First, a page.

The second-largest island in the Mediterranean Sea, Sardinia is surrounded by both the Tyrrhenian Sea and the Sea of Sardinia, which are elements of the Mediterranean. Approximately 500km from the Italian mainland peninsula, this island is the perfect beach destination.
If you’re on a time crunch, you’re going to need to split Sardinia into quadrants and pick an area to explore. We opted to travel through South East Sardinia, specifically Villasimius and here’s why.
Villasimius, or Crabonaxa as it is called in Sardinian language, is a small town of 4000 residents and is surrounded by at least 12 beaches. Crystal clear calm water, enclaves of sand, rocks, and mountains.
The nearest major airport is Cagliari Elmas Airport, you can either take a domestic flight from anywhere in Italy into the island or you can travel internationally with a layover at the larger Italian airports. From Cagliari, you’ll need to get to Villasimius, the coastal city on the South Eastern side. You can do this in a few ways. Opt to rent a car and take the scenic route through the coastal mountains for about an hour (hint: you’ll most likely end up with a manual car, so if you can’t drive manual try local transport). There’s a wonderful Cagliari Airport-Villasimius Shuttle, offered by VillasimiusExpress and costs 15 euros each way. Reservations need to be made before hand, and you can get tickets here. The more affordable option is taking the local bus, which is only about 4 euros but runs longer; the time table is available here.
Where to Stay
Now that you’ve finally made it to Villasimius, the question is where to stay. Hands down the best place to stay was Hotel Stella D’Oro. Tucked in the little alley ways of downtown, this hotel gem has the kindest hosts, the food is incredible (keep reading and you’ll see why) and the location could not be any better. The rooms are not luxurious but for young mid-budget travelers – it’s an excellent choice. Bonus: if you chose to rent a car and drive, Stella D’oro will allow you to park your car in their private garage to avoid parking tickets!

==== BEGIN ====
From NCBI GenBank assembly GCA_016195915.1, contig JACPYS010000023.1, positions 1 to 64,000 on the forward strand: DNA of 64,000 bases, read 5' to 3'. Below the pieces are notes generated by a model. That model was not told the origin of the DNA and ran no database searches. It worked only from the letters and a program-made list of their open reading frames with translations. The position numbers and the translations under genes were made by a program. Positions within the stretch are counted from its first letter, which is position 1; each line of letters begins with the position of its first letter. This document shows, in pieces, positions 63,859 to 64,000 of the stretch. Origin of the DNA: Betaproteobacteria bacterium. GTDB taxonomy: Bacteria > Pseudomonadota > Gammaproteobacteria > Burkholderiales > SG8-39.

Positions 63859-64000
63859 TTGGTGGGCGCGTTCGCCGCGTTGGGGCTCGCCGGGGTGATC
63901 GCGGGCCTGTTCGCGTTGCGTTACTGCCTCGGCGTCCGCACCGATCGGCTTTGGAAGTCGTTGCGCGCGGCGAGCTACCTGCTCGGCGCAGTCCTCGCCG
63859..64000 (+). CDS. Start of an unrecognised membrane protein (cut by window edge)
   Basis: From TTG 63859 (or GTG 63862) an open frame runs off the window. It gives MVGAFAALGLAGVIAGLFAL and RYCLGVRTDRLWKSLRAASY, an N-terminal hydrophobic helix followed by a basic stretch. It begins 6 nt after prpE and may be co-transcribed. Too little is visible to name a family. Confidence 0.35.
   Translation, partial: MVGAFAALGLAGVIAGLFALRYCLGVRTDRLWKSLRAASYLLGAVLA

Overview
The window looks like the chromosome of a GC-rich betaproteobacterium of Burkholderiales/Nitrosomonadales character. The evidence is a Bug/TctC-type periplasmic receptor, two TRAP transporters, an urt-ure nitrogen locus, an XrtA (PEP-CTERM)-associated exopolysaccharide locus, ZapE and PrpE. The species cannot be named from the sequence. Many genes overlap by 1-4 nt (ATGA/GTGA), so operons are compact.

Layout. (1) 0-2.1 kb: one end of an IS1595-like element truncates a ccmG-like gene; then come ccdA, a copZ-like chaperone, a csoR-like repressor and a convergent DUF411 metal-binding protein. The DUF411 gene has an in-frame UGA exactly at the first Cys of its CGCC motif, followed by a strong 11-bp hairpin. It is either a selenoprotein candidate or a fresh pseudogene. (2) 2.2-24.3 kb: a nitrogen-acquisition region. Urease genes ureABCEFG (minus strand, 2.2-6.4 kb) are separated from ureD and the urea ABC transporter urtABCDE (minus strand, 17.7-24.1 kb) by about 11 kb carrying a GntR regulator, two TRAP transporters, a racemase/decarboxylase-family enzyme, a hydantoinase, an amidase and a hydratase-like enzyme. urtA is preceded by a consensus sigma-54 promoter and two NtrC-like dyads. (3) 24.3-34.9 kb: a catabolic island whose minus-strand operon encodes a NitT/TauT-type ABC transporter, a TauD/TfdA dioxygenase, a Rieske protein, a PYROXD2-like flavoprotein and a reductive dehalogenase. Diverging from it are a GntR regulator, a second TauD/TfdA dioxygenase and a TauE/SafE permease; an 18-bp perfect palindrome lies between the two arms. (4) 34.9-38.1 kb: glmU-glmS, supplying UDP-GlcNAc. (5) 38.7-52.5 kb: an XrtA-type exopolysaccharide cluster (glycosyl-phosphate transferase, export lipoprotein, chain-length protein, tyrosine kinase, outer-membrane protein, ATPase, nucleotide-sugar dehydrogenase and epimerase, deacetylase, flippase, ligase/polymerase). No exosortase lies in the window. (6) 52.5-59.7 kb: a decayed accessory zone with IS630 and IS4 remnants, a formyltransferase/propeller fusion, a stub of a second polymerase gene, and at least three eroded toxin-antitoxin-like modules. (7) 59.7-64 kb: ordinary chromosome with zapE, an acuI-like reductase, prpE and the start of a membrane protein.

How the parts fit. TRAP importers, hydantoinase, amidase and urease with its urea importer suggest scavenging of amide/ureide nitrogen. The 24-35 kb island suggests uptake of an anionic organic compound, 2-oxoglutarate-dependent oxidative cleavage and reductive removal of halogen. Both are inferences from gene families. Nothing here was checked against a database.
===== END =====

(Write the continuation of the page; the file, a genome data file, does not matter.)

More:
What to Do
This is coastal city, so you’re here for the beach. In this case, there are many spiaggia or beaches worth seeing! Here are the best beaches in Sardinia.
Spiaggia di Simius – the closest beach to the center, not the prettiest but if you arrive late or just need to take a stroll on the sand in the evening this will do the job.
Punta Molentis – another close beach enclave with the perfect mountain for a backdrop.
Mari Pintau Beach – this is where a rented car comes in handy. Mari Pintau is absolutely breathtaking, about 30 minutes from west from Villasimius’ city center but a must.
Costa Rei Beach– also a bit further away from downtown more so to the upper east, but worth the drive/trek. It’s about a 20 min drive!
Besides the beaches?
City center is such a serene place to walk through. The vintage architecture, the street vendors selling everything from wine, to chocolate and handmade souvenirs and of course the many local mom & pop shops.
Most importantly, you can’t beat the view. The mountains in the background of the low-leveled buildings and the night lights is quite the scene.
Where to Eat
Hotel Stella D’Oro– we weren’t being lazy when we had dinner at our hotel. But Stella D’oro is ranked as the one of the top seafood restaurants in Villasimius. & it sure delivered. Growing up with parents that lived in a port city and ate seafood as much as they had water, we’ve become experts in fishing out the best seafood.
Pizzaria La Tartana– you’re in Italy, so you’re going to have to have some pizza. La Tartana has a beautiful outdoor terrace, specialty cocktails, great food and is right in the center.
Maracuja– stop for some of the freshest juice and smoothies! Enough said.
You’ll need to fly out of Cagliari again, so why not make a pit stop and wander a bit more? PlanetWare has a great city guide to follow if your time allows. Here are snippets of what you’ll see in Cagliari.
First off, you’ll be surrounded by great architecture, colorful buildings, rustic homes and shops and a grand castle in the middle of downtown.
Villanova District & Il Castello
One of the four ancient districts of the city, Villanova dates back to the 12thcentury and leads to the Il Castello District. Walk through the narrow streets lined with ancient homes and Aragonese churches.
In the center of the city is plaza Yenne, or Piazza Yenne with a ton of food options, outdoor cafes and bars. Right across is a roundabout with a statue, Monumento a Carlo Felice. & through the narrow alleys you’ll peak Church of Saint Michael.
End the day at the Marina District, another area filled with outdoor restaurants and shops leading right up to the port.